“Live and let live” was the belief of the prophet of a new age better known as Swami Vivekananda. Narendranath Dutta or ‘BIley’ as he was affectionately known took birth in an affluent Simla st. family to Vishwanath Dutta and Bhuvaneshwari Devi in 1863.
From his very childhood, he showed sparks of brilliance and excelled in many a sport. He was an excellent orator along with being proficient at physical activities. Throughout his life, he championed and heralded the cause of the labouring classes of the country. “Religion doesn’t lie in theory, but in practice” was all he longed to preach.
He sought god through his service to the mankind. Vivekananda entirely believed on those whose hearts blood has contributed to all the progress that has been made in the world, contrary to those who believe in the few philosophical works or a dozen epics penned down by the ancestors to be more significant. He had pointed out the neglect of the masses to be a great national sin contributing to the drastic downfall of the great nation.
The Great Russian litterateur Leo Tolstoy praises Swamiji’s excellent polemics about God. He was indeed inquisitive about the truth leading to the realisation of God.The thirst was quenched by his ‘to-be’ guru Ramakrishna Paramhansa Dev, who responded the best. Sri Ramakrishna was convinced that it was only Narendranath who could understand and disseminate his teachings. A practical man, Swamiji believed in “first bread then religion”.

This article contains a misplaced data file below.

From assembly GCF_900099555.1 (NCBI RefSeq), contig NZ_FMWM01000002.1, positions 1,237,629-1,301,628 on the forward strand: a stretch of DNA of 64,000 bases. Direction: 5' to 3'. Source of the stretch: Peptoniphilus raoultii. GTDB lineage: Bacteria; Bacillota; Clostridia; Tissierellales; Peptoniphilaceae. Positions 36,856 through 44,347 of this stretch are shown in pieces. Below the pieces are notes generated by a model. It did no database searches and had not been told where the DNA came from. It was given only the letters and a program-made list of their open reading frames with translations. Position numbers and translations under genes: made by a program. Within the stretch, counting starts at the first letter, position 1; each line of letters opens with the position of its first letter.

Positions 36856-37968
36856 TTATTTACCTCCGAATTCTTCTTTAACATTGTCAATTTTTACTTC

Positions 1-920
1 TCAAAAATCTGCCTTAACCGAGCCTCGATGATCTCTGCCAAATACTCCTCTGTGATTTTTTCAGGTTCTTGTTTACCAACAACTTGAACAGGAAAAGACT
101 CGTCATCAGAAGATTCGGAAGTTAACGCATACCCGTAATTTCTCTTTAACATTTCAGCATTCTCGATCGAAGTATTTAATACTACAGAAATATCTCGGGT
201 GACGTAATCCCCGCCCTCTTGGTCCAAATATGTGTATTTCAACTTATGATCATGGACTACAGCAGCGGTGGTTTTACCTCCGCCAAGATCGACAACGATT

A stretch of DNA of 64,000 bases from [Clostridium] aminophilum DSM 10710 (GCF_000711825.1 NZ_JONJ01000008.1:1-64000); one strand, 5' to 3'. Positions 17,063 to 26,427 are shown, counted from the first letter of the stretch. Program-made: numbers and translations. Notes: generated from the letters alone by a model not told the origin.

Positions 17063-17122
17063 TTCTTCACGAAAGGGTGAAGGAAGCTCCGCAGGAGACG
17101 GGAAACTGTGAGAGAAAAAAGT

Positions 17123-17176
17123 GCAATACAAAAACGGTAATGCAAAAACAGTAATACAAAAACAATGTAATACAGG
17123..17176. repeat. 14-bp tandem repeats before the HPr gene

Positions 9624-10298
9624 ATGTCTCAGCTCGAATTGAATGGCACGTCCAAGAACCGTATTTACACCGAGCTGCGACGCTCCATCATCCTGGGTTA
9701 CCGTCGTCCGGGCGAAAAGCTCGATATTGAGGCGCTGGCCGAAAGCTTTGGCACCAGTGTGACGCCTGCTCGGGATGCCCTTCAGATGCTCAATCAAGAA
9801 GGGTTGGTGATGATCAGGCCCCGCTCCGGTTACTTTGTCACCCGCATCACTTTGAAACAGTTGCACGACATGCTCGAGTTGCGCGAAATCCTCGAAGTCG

So, in honour of his then-inanimate guru, he and his disciples started the Ramakrishna Math at Belur to be a source of ‘daily bread’ for the needy.
To reshape and remodel the country Swamiji felt the need of a band of fiery patriots. To spread his word he left for Chicago to attend the World Parliament of Religions in 1893. There he addressed the gathering as “Sisters and Brothers of America” which was received with a thunderous standing ovation. Through his speech he became an overnight phenomenon and everyone wanted a piece of him. Swamiji continued to travel the length and breadth of the States and Europe to preach his ideologies. He had gained innumerable followers worldwide with the Scots-Irish Sister, Nivedita being the most notable.
Worn out from his ceaseless errands he returned to his motherland in 1897 and breathed his last on 1902.
Swami Vivekananda left behind an eternal legacy to inspire generations to come. He was the torch bearer to a new dynamic India. He was the man in whom even Kabiguru Rabindranath found “Everything positive and nothing negative.”
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